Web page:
For too many people, snacking is compulsive. You may have tried every diet available and been on every course imaginable. You are probably aware that you should stop eating when you are full and that you should never eat when stood in front of the fridge. You are almost certainly aware that weight loss is only really achievable if you cut out sugary and fatty foods. Yet, you still find yourself snacking!
The Reason Why
The latest research suggests that snacking is a result of brain activity. Studies have shown that there are neurons in the brain which provide this compulsion to eat. Initial research has been completed using mice as test subjects and the findings have been astonishing. It is almost certain to be true that humans have developed a better and more complex system to control their eating and appetite but that the result is the same. In fact, two separate research studies have come to this conclusion.
- Team One
Researchers at Howard Hughes Medical Institute have located a group of brain cells which send a constant signal until they are told to stop. These cells have been named AGRP neurons. The research has shown that mice are able to tell these cells to stop by eating or by visiting a place where they have eaten before. Some mice have even managed to stop these neurons sending their signal just by seeing food.
It is believed that these neurons are part of the natural self preservation reflex built into most animals. Another group of cells, known as the SFO neurons appear to control the drinking behavior of the test subjects.
- Team Two
The second group of researchers is based at the Beth Israel Deaconess Medical Centre and the National Institute of Diabetes and Digestive and Kidney Diseases. Their research came to similar conclusions. In their tests they noted that the AGRP neurons became active when the body was fasting or via an artificial means.
The cells work by monitoring the energy levels and reacting when they sense that energy is low. They then send signals to the part of the brain which controls feeling full and tell it to stop sending the full signal. This results in hunger and cravings and controls the need to snack.
How to Turn Off The AGRP Neurons
Alongside this new research there is a theory that states you eat to replace energy and refuel but that you also eat to stop the unpleasant feeling of hunger. In fact the research has shown that artificially activating the stop circuit can feel pleasurable and will actually reduce the amount of food consumed.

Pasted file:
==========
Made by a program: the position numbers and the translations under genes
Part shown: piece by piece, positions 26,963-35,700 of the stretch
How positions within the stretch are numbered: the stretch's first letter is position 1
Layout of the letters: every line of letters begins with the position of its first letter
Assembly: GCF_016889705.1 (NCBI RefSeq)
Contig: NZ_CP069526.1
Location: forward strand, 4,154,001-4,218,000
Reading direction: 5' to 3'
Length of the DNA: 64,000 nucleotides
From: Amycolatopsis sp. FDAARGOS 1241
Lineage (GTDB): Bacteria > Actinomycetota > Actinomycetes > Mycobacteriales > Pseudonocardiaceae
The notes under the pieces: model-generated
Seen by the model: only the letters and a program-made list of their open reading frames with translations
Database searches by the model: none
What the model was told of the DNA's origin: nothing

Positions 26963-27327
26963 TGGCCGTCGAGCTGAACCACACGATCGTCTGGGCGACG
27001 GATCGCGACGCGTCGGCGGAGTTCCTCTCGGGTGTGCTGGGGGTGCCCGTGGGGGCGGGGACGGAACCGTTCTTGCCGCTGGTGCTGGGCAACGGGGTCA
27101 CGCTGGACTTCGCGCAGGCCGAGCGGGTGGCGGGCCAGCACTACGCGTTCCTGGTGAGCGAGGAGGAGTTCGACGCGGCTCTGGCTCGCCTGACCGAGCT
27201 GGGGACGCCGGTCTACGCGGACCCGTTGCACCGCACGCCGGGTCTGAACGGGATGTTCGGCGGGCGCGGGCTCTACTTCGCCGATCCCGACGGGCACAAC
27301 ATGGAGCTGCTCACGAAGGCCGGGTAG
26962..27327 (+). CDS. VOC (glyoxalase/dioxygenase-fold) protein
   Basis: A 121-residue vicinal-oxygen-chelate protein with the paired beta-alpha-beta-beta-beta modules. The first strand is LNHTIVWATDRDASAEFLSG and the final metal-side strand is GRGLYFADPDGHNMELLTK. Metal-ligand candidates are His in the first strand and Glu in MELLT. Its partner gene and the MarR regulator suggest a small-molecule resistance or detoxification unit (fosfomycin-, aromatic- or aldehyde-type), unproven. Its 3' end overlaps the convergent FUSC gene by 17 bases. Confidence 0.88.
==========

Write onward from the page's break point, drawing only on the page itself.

In order to confirm this hypothesis the second team used mice which were genetically engineered to have the system. They also had their brains altered to see a blue light as a signal that they were full; effectively telling the mice they were full. Studying the mice it quickly became apparent that the mice which had been genetically modified were actively seeking the blue light to turn off their hunger. It is hoped that this will provide a new way of treating those who are struggling to lose weight and stop compulsive eating habits.
The findings so far suggest that if these cells were therapeutically targeted it would be possible to stop the feelings of hunger and effectively reduce the food consumption of any individual. This would be a completely natural process in mice but it is not actually desirable to genetically modify people. Instead, this new research will be utilized to attempt to locate a drug which can turn the switch off in humans. When this is found it could be the miracle cure to obesity.
All in all, we can say that it’s your brain that’s making you snack, and not necessarily your body. And when bad foods are included into your system, the negative effects are visible on the outside. Your skin starts to sag, your hair begins to fall off, and your fine lines may turn into wrinkles. There are viable solutions to reverse this unpleasant aging process. First, begin a marine collagen treatment, and second, do whatever’s necessary to eat healthier and regularly, but not after 7 pm.